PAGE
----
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Low-level updraft intensification in response to environmental wind profiles

Citation

Goldacker, Nicholas A.; Parker, Matthew D. (2021), Low-level updraft intensification in response to environmental wind profiles, Dryad, Dataset, https://doi.org/10.5061/dryad.z8w9ghx9t

Abstract

Supercell storms can develop a “dynamical response” whereby upward accelerations in the lower troposphere amplify as a result of rotationally induced pressure falls aloft. These upward accelerations likely modulate a supercell’s ability to stretch near-surface vertical vorticity to achieve tornadogenesis. This study quantifies such a dynamical response as a function of environmental wind profiles commonly found near supercells. Self-organizing maps (SOMs) were used to identify recurring low-level wind profile patterns from 20,194 model-analyzed, near-supercell soundings. The SOM nodes with larger 0–500 m storm-relative helicity (SRH) and streamwise vorticity (ωs) corresponded to higher observed tornado probabilities. The distilled wind profiles from the SOMs were used to initialize idealized numerical simulations of updrafts. In environments with large 0–500 m SRH and large ωs, a rotationally induced pressure deficit, increased dynamic lifting, and a strengthened updraft resulted. The resulting upward-directed accelerations were an order of magnitude stronger than typical buoyant accelerations. At 500 m AGL, this dynamical response increased the vertical velocity by up to 25 m s–1, vertical vorticity by up to 0.2 s–1, and pressure deficit by up to 5 hPa. This response specifically augments the near-ground updraft (the midlevel updraft properties are almost identical across the simulations). However, dynamical responses only occurred in environments where 0–500 m SRH and ωs exceeded 110 m2 s–2 and 0.015 s–1, respectively. The presence vs. absence of this dynamical response may explain why environments with higher 0–500 m SRH and ωs correspond to greater tornado probabilities.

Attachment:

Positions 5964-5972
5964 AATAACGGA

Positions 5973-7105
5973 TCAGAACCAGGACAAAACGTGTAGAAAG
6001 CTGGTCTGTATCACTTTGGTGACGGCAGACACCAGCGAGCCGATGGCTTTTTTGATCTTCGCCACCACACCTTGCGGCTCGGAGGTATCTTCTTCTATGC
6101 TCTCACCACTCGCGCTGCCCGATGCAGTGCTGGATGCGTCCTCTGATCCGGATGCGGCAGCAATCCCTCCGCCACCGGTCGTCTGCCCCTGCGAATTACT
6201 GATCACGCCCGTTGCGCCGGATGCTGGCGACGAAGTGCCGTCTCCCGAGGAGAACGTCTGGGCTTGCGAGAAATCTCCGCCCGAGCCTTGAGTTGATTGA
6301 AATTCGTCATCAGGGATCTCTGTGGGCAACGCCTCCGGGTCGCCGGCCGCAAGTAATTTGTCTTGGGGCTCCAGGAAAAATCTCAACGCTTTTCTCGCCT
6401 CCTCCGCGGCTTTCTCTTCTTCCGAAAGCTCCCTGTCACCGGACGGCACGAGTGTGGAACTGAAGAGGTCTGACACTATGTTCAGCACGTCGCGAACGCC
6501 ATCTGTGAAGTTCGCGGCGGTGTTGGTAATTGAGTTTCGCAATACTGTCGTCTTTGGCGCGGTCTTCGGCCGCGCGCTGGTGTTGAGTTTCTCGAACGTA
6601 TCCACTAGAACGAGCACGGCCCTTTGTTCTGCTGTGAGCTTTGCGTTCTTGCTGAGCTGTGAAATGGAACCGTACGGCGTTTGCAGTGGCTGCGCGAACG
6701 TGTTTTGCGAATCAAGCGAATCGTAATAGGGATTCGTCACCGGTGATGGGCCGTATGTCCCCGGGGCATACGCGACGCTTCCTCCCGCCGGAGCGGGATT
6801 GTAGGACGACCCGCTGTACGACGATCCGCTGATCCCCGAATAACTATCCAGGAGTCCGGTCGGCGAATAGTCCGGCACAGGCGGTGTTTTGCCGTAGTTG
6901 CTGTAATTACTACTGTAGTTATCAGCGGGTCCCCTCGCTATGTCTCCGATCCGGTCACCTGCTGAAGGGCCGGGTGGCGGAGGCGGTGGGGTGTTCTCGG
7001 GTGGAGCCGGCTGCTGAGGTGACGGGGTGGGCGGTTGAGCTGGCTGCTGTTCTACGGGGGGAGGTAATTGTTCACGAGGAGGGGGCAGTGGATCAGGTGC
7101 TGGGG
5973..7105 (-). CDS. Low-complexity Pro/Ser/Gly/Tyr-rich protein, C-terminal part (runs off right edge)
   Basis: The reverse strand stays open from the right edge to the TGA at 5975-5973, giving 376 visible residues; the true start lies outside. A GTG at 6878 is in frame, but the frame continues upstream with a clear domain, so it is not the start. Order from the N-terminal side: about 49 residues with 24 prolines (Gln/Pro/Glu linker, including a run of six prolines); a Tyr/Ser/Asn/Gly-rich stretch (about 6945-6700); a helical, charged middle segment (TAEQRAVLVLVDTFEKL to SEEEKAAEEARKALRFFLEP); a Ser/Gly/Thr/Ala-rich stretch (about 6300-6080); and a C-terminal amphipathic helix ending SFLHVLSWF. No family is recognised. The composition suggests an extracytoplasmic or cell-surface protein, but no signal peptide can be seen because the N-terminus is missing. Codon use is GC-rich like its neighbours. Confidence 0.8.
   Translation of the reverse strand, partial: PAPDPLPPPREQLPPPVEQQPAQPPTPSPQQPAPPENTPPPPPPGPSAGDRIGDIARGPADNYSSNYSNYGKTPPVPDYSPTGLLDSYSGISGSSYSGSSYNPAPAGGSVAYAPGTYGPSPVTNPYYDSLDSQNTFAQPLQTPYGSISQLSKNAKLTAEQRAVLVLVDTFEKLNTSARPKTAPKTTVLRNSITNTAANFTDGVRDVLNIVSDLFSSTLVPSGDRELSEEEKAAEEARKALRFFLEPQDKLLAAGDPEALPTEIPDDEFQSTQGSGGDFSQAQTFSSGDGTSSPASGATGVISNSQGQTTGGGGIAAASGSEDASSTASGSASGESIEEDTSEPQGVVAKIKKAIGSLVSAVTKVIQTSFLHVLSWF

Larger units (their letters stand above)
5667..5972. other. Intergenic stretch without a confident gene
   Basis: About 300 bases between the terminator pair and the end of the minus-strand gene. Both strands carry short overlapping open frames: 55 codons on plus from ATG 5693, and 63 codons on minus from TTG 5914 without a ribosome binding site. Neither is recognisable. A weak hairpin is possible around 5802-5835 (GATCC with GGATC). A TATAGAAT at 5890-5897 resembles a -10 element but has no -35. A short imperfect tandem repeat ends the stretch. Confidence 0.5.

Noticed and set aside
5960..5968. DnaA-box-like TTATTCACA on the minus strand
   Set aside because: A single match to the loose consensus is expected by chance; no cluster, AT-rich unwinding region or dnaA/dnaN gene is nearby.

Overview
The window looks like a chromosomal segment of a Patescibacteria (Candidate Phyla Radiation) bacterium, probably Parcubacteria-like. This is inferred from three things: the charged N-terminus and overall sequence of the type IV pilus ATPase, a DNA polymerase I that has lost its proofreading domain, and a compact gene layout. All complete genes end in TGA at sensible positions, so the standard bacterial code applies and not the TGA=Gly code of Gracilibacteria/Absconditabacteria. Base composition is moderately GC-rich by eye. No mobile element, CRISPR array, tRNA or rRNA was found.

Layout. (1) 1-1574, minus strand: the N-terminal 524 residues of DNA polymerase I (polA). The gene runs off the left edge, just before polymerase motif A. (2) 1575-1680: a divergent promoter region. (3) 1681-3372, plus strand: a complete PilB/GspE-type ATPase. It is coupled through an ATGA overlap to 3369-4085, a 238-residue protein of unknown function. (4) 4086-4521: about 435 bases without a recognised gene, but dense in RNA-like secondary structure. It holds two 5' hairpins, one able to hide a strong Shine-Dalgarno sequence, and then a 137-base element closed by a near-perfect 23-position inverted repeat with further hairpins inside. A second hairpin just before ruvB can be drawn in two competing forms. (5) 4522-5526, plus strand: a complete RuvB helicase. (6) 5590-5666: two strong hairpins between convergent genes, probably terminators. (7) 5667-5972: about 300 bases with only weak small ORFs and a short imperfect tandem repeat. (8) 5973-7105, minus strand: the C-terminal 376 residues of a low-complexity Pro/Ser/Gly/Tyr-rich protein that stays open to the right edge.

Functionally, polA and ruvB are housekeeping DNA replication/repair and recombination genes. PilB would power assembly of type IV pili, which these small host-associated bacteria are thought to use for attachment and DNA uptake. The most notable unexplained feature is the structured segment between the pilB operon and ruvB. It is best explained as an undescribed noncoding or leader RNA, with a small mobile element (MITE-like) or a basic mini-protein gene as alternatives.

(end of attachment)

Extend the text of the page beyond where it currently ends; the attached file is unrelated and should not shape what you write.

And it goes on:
Methods

The soundings through April 2012 are derived from the Rapid Update Cycle model whereas later soundings are derived from the Rapid Refresh model. The base-state profiles were combined with the Storm Prediction Center’s mesoscale surface objective analysis (SFCOA), and the resulting profiles were interpolated to height above ground level from 0 km to 12 km in 50 m intervals. There were four variations of the interpolated wind profiles created: unaltered winds (ground-relative), winds rotated to align the 0 – 6 km vector wind difference with the abscissa (ground-relative rotated), winds converted to storm-relative (storm-relative), and winds converted to storm-relative and then rotated to align the 0 – 6 km vector wind difference with the abscissa (storm-relative rotated). These wind profile suites were then placed into self-organizing map algorithms (SOMs) trained on 0 – 500 m zonal and meridional wind profiles that returned four different lattices. The lattices consisted of the 16 most recurring 0 - 500 m wind profile patterns in the set of 20,194 profiles; the ground-relative and storm-relative rotated variations were used in Cloud Model 1 (CM1) simulations to analyze vertical velocity, relative vertical vorticity, and pressure perturbations within a simulated updraft evolving in each of these wind profiles. A total of 33 wind profiles (16 ground-relative, 16 storm-relative rotated, and one quiescent) were combined with a common dry adiabatic thermodynamic profile and then initialized and maintained by a constant, artificial vertical velocity tendency. The pressure perturbation fields were decomposed into buoyant, dynamic linear, and dynamic non-linear components, and associated vertical perturbation pressure gradient accelerations were analyzed to identify and quantify the supercell low-level dynamical response. Processing the dataset in this way allowed the authors to identify and quantify the supercell low-level dynamical response as a function of low-level (0 – 500 m) environmental wind profiles.

Usage Notes

There is a general ReadMe file (README.txt) located within the included .tar files (data is hosted by Dryad and software is hosted by Zenodo). While there is a list of information about the 20,194 SPC soundings in the data .tar file (located in the “input_soundings_SOM” directory and named “SPC_Dataset_Information.txt”), the actual soundings themselves are not provided. Additionally, the Bunkers storm motion estimates, mixed-layer convective available potential energy (MLCAPE), mixed-layer convective inhibition (MLCIN), and mixed-layer lifted condensation level (MLLCL) for each of the 20,194 environments are not provided. Please contact the authors of the dataset entry and related journal article for more information.

Funding

National Science Foundation, Award: AGS-1748715